This past Sunday I preached at Lake Harriet United Methodist Church on the Gospel account of the temptation of Jesus. I used the three temptations described in our scripture as a way to talk about how people trying to lead good lives can be tempted into acting in ways that do not give glory to God.
Re-reading Walter Ciszek’s book, He Leadeth Me brought up another form of temptation for people trying to follow the call of God in their lives. In the context of discussing his own temptation to find a way to leave Russia and return to Poland when the ministry there was not what they expected, he says this:
And though our situation may have been somewhat unique, the temptation itself was not. It is the same temptation faced by everyone who has followed a call and found that the realities of life were nothing like the expectations he had in the first flush of his vision and his enthusiasm. It is the temptation that comes to anyone, for example, who has entered religious life with a burning desire to serve God and him alone, only to find that the day-to-day life in religion is humdrum and pedestrian, equally as filled with moments of human misunderstanding, daily routines, and distractions as the secular life he left behind in the world. It is the same temptation faced by young couples in marriage, when the honeymoon is over, and they must face a seemingly endless future of living together and scratching out an existence in the same old place and the same old way. It is the temptation to say: “This life is not what I thought it would be. This is not what I bargained for. It is not at all what I wanted, either. If I had known it would be like this, I would never have made this choice. I would never have made this promise. You must forgive me, God, but I want to go back. You cannot hold me to a promise made in ignorance; you cannot expect me to keep a covenant based on faith without any previous knowledge of the true facts of life….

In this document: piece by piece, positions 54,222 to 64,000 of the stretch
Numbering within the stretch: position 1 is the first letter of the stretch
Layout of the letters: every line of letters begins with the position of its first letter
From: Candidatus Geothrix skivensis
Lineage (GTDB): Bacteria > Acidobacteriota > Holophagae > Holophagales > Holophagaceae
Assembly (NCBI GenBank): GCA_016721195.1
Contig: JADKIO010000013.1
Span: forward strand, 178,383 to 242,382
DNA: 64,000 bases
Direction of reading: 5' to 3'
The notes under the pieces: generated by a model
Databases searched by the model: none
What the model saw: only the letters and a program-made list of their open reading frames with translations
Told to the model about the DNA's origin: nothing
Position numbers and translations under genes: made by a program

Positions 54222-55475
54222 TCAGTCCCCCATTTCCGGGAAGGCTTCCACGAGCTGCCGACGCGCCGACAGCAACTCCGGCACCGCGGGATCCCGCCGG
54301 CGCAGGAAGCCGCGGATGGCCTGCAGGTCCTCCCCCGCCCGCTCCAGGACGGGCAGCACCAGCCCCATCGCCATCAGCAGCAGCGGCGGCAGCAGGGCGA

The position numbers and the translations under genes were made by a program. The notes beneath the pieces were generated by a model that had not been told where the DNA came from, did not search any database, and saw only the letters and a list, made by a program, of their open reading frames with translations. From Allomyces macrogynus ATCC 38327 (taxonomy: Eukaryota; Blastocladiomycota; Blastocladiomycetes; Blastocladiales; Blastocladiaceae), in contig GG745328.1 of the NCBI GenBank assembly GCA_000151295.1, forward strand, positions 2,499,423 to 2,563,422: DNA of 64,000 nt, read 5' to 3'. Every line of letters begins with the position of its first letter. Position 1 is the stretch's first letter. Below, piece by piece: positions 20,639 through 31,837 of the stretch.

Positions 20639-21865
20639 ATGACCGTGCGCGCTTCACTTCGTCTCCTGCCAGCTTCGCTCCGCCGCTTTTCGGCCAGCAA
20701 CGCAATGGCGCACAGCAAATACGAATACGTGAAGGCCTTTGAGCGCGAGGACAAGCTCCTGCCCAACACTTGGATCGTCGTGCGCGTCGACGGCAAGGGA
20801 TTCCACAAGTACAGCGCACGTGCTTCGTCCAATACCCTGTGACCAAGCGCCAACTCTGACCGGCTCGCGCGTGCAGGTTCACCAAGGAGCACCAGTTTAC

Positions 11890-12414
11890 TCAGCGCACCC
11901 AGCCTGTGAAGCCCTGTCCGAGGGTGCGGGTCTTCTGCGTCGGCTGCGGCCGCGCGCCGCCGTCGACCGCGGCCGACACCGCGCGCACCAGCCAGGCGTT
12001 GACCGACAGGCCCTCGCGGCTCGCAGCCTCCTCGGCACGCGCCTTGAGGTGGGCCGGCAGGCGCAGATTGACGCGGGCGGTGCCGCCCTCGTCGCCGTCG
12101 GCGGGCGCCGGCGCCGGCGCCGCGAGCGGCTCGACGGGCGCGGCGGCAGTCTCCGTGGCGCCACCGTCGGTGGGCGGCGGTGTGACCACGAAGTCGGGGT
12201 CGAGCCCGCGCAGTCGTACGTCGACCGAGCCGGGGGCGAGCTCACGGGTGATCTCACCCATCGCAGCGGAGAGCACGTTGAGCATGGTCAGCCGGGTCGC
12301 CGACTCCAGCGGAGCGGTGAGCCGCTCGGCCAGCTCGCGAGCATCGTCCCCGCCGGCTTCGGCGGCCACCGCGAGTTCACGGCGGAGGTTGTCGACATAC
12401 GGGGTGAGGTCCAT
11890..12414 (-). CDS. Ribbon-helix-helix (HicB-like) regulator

It is a temptation that comes to every man and women, sometimes daily.
I’m guessing most of us can resonate with his observation. Surely we have all faced times when we questioned continuing on a path we felt called to. Perhaps Jesus did as well during his human life.
Temptation, of course, is a normal part of our humanity. The question is do we face it with the commitment to God’s plan Jesus (and Ciszek) did, or do we walk away?
PS You can watch my sermon on Lake Harriet’s website here. (It begins at about the 35 minute mark.)